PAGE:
You’ve most likely heard of wrongful death lawsuits before, even if you’ve been fortunate enough never to have been in a position to file one. Heartbreaking stories of wrongful deaths make the news every year, and in many cases these suits are filed against people who already face criminal charges such as manslaughter.
You may wonder why a bereaved family would file a lawsuit when the person responsible for their loved one’s death is already being held responsible in a criminal court. The fact is that even if the responsible party is found guilty of a crime related to the death, the family will not necessarily receive any kind of compensation unless they file a wrongful death lawsuit. By filing a lawsuit, they may receive financial compensation to cover funeral expenses, the medical bills of their loved one, emotional suffering, and loss of the loved one’s future earnings. The families often need this compensation to continue their lives, especially if their loved one was the family’s primary breadwinner.
So what types of cases can be considered “wrongful death”? Here’s a look at four of the most common scenarios:
1. Motor vehicle accident. This is by far the most common cause of wrongful death. According to the most recent data available from the National Highway Traffic Safety Administration, there were a staggering 30,800 traffic fatalities in the US in 2012. Although there are some cases where neither driver in an accident can be found fully responsible, there are many more when someone who was driving recklessly—because they were distracted, fatigued, intoxicated, inexperienced, or impaired in any other way—caused the wrongful death of someone in their own vehicle or the occupants of another vehicle in the crash.
2. Pedestrian accident. Because they are completely unprotected in a collision with a moving vehicle, pedestrians are often seriously injured or even killed when they’re struck by any kind of motor vehicle. In 2010, there were 4,280 pedestrian fatalities, averaging out to one death every 2 hours that year. Older adults and children are at a particularly high risk for being injured or killed in a pedestrian accident, although anyone can suffer from this type of accident. Common factors in pedestrian accidents include reckless driving, limited field of vision, and lack of pedestrian walkways.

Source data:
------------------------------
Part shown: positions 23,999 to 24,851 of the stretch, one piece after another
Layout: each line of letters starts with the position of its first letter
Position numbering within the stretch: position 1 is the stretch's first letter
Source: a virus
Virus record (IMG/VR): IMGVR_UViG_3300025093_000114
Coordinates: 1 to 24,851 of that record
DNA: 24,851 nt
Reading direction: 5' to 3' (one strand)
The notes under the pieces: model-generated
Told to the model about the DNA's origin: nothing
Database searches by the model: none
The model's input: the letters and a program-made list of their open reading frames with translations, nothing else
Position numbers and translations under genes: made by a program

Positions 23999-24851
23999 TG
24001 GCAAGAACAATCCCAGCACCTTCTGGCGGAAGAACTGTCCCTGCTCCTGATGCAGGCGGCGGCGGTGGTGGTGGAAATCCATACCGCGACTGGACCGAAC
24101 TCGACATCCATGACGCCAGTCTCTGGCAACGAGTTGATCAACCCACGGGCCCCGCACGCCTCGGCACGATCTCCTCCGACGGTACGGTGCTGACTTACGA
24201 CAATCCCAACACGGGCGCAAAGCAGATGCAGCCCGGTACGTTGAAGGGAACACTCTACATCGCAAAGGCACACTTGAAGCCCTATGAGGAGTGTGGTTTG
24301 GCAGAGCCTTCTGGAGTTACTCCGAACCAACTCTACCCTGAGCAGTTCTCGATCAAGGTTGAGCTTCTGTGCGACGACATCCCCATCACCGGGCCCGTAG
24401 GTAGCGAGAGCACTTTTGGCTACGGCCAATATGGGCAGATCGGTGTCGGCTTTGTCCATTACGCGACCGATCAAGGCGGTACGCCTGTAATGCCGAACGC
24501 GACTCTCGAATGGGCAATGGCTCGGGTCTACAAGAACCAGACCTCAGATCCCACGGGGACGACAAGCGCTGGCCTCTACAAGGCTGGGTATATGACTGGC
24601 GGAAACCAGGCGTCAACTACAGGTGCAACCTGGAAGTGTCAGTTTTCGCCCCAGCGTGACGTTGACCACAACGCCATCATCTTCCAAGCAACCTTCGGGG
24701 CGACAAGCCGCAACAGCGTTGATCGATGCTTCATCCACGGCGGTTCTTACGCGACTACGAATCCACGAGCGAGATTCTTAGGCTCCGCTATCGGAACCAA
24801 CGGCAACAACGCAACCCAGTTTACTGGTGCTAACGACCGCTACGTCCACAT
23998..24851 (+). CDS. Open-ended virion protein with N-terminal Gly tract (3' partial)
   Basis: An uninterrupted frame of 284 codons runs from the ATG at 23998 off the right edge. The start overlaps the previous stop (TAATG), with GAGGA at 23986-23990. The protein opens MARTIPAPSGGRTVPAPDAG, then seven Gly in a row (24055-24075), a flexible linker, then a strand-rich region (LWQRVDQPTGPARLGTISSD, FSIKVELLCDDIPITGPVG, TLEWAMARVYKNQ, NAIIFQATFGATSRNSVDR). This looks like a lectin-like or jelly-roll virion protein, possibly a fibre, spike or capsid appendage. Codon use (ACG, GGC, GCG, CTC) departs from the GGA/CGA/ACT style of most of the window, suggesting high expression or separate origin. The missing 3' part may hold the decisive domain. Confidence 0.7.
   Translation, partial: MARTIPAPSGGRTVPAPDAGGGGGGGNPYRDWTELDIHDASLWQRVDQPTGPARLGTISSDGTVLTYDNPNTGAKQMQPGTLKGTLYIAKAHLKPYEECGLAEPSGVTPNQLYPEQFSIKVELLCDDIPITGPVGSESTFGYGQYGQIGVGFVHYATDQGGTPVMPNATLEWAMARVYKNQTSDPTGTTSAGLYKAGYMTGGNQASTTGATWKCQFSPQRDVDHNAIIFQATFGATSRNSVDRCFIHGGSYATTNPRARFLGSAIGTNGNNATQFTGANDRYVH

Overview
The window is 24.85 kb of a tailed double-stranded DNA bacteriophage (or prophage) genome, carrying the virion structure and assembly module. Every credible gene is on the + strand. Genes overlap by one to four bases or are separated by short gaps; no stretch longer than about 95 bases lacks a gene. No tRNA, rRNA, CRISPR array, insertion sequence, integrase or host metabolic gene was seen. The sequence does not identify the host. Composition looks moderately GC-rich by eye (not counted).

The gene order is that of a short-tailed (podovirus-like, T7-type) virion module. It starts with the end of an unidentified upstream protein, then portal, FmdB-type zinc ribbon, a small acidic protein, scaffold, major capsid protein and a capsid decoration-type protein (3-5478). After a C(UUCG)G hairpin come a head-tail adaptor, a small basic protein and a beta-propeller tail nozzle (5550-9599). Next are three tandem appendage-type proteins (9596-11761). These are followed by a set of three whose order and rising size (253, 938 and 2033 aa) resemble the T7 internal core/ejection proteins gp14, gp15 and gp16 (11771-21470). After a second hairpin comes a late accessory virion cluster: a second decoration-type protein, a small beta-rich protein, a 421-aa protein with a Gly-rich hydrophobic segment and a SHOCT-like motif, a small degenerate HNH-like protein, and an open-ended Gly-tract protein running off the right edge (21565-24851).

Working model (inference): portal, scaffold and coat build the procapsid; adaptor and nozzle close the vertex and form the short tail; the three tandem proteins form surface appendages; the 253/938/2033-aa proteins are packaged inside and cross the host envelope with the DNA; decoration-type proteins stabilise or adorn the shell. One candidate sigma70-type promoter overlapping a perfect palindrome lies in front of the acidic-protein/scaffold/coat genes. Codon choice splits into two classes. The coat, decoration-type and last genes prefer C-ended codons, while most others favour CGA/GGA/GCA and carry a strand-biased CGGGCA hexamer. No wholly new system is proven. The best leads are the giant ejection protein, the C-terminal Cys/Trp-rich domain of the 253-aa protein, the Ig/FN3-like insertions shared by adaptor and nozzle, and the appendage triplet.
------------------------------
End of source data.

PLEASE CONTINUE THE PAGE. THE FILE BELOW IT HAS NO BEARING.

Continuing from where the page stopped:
3. Medical malpractice. We like to think that our doctors and other health care providers are infallible, but unfortunately, even highly trained medical professionals sometimes make mistakes, and the most serious result in patient deaths. In fact, the Journal of the American Medical Association cites medical negligence as the third leading cause of death, behind heart disease and cancer. The most common allegation for medical malpractice is misdiagnosis or failure to diagnose a health issue, followed by surgery errors and treatment errors.
4. Workplace accidents. While workplace fatalities are most common among manual-labor occupation groups, workplace accidents and deaths can occur even in a seemingly safe office. Sometimes a death doesn’t even have to take place at a worksite to be considered a workplace wrongful death; recently, the husband of an Ohio nurse who died in a car accident sued for wrongful death, saying that his wife only crashed because she was sleep-deprived after being required to work three 12-hour shifts.
The four scenarios above are not, of course, the only ways that wrongful death can occur. Defective products, unsafe premises, and negligent security are just a few of the other types of cases that could result in wrongful death. If you believe that your loved one died as the result of any accident that could have been reasonably prevented, contact a wrongful death attorney to learn what steps you can take.
About the Author:
Andrew Winston is a partner at the personal injury law firm of The Law Office of Andrew Winston. He has been recognized for excellence in the representation of injured clients by admission to the Million Dollar Advocates Forum, is AV Rated by the Martindale-Hubbell Law Directory, and was recently voted by his peers as a Florida “SuperLawyer”-an honor reserved for the top 5% of lawyers in the state-and to Florida Trend’s “Legal Elite.”